New Catholic said...

"the text for the site has suddenly been all changed to white!"

At least one other reader (a Firefox 2.0.0.12 user) has complained, though we have not been able to see any problem in our own Firefox or IE views - which makes it pretty hard for us to fix. If someone else is having this problem and knows how to help us, please contact me at newcatholic AT gmail DOT com .

Anonymous said...

THE PROBLEM OF NOT BEING ABLE TO READ COMMENTS IS CAUSED BY THE FIREFOX BROWSER.
USE ANOTHER BROWSER TO VIEW RORATE-COELI COMMENTS.

Anonymous said...

Another invalidating abuse is when the matter is incorrectly applied, when water doesn't flow on the head. Another one would be when one minister pours while another says the form. There should be a thorough investigation of abuses in the administration of baptism.

Anonymous said...

Forgive my ignorance, but isn't true that everyone can baptize in extremis?
So, in that case what should be the correct formula?

Anonymous said...

It's not only a Firefox problem. I have had this problem in Opera for well over a year.
The text is there, it just has the same colour as the background. I just press Strg+A to mark all text and make it visible.

Anonymous said...

Re Protestants converting to Catholic: I have ALWAYS Baptized them, sometimes conditionally and sometimes absolutely. Baptism is too important. We were told to "accept" the protestant "baptism" of of concerts. Well, I never did and I never will.
For the last 45 years the feminist and gay ideologies have invaded not only the hierarchy of the Church, but the expression of its Doctrines.
Bishops, where have you been? Stop playing with the prots and Jews, and come to your senses. Tend to the CATHOLICS for which you were made Shepherds.

Anonymous said...

How many millions were "baptized" in this heretic manner?

W said...

Re Protestants converting to Catholic: I have ALWAYS Baptized them, sometimes conditionally and sometimes absolutely. Baptism is too important. We were told to "accept" the protestant "baptism" of of concerts. Well, I never did and I never will.

When I converted, I insisted upon conditional baptism. I was "baptized" by immersion as a teenager. The "baptism" was done in the name of the Father and the Son and the Holy Ghost, but I can't be assured that the "intent to do as the church does" was present in the presiding "minister" because he didn't believe in the baptismal remission of sin or that baptism is necessary to salvation.

In my opinion, all Protestants should be baptized upon conversion. You never really know otherwise if you are baptized at all...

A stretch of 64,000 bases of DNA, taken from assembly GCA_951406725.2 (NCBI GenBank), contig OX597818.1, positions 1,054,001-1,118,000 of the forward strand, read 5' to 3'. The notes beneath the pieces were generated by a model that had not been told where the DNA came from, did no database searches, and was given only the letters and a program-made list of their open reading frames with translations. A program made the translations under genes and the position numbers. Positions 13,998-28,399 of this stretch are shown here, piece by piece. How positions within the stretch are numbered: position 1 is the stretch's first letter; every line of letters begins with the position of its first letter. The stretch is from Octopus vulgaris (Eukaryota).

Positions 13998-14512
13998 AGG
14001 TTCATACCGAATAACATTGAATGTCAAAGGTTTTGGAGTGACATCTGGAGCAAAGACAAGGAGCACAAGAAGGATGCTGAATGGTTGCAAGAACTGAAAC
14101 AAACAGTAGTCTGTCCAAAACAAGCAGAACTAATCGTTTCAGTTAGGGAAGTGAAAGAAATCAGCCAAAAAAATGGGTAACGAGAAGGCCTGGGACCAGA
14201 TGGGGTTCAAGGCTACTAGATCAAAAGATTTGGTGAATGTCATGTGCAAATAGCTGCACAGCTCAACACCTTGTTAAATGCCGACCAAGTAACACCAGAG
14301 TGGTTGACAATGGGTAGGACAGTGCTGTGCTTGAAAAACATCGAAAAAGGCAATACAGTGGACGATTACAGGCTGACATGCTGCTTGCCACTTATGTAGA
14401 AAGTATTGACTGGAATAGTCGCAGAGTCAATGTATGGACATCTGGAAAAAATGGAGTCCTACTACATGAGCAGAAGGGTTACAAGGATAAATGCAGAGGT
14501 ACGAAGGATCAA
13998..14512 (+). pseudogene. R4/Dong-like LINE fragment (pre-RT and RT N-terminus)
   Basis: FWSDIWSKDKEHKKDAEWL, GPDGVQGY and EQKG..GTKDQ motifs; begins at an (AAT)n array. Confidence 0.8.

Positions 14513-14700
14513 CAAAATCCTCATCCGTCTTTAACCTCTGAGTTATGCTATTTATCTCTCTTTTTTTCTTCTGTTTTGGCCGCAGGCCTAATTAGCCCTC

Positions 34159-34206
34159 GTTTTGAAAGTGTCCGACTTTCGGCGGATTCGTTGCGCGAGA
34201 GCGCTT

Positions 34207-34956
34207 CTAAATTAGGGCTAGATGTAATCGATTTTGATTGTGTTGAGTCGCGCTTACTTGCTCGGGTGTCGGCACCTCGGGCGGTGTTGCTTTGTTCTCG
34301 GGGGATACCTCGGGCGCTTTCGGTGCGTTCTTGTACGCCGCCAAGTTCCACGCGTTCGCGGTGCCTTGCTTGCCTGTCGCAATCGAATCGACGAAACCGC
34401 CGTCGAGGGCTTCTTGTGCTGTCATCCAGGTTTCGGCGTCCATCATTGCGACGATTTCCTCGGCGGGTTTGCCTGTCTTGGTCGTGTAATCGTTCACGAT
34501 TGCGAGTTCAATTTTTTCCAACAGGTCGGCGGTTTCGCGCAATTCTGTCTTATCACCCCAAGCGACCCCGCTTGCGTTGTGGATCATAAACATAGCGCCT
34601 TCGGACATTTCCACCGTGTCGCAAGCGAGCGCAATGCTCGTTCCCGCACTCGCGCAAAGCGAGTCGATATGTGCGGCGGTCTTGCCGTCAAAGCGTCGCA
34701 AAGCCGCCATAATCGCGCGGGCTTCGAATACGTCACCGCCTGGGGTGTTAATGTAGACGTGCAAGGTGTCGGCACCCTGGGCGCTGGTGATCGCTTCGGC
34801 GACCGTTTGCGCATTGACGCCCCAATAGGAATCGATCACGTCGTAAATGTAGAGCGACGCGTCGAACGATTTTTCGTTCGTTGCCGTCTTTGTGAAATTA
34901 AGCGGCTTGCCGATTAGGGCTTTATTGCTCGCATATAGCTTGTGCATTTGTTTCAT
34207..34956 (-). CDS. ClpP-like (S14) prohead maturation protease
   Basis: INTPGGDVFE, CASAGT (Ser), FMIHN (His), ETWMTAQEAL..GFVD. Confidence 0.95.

José María Delfino Carpené said...

No se inglés. Por favor, he buscado en la pag. del vaticano la copia de la Congregación y todavía no está.
Podría Ud. decirme en castellano las preguntas y las respuestas.
jmfelfino80@hotmail.com

New Catholic said...

Estimado Señor,

La traducción en lengua española está disponible aquí.

Gracias.

Anonymous said...

I was told when I entered the Church in 1986 that my Baptist baptism was valid, and therefore I was not even conditionally baptized. But, I reflected for years on this, and I came to the conlusion in January 2006 that Baptist baptisms are NOT valid, since they do not regard baptism as anything more than a symbol or a "witness" to one's faith. And so I sought out a sympathetic priest who baptized me conditionally - it was such a relief, and my wife was there to welcome me into the Church, just as I had been there to welcome her at her Baptism. God does work in mysterious ways, but I just wish I had been Baptized when I converted... We must pray for all the souls who have been deceived by those who would distort the Faith and the Sacraments. Satan attacks the Sacraments because he knows therein lies the source of Grace.

poeta said...

Anonymous at 22:14:

The valid formula for Baptism is "I baptize thee in the name of the Father and of the Son and of the Holy Ghost." The person baptizing must speak it while pouring water (or otherwise causing it to flow) across the head of the person being baptized.

poeta said...

I should add that "you" and "Spirit" can be used in place of "thee" and "Ghost."

Anonymous said...

This mess is a definitive proof that the bishops cannot be trusted. They are responsible for this mess. I am waiting now for a contradiction by one of our illustrious bishops that all protestant baptism are valid and that the Vatican does not mean what it said. Wait and see.
Things like this happen because of what goes on in Catholic seminaries. Feminist nuns and deviant priests ought not to be teaching Catholic seminarians. Our bishops are responsible for promoting heresy and deviance because many, if not most of them, are themselves heretics and deviants.

Jordan Potter said...

Anonymous 12:35 said: But, I reflected for years on this, and I came to the conclusion in January 2006 that Baptist baptisms are NOT valid, since they do not regard baptism as anything more than a symbol or a "witness" to one's faith. And so I sought out a sympathetic priest who baptized me conditionally - it was such a relief, and my wife was there to welcome me into the Church, just as I had been there to welcome her at her Baptism. God does work in mysterious ways, but I just wish I had been Baptized when I converted...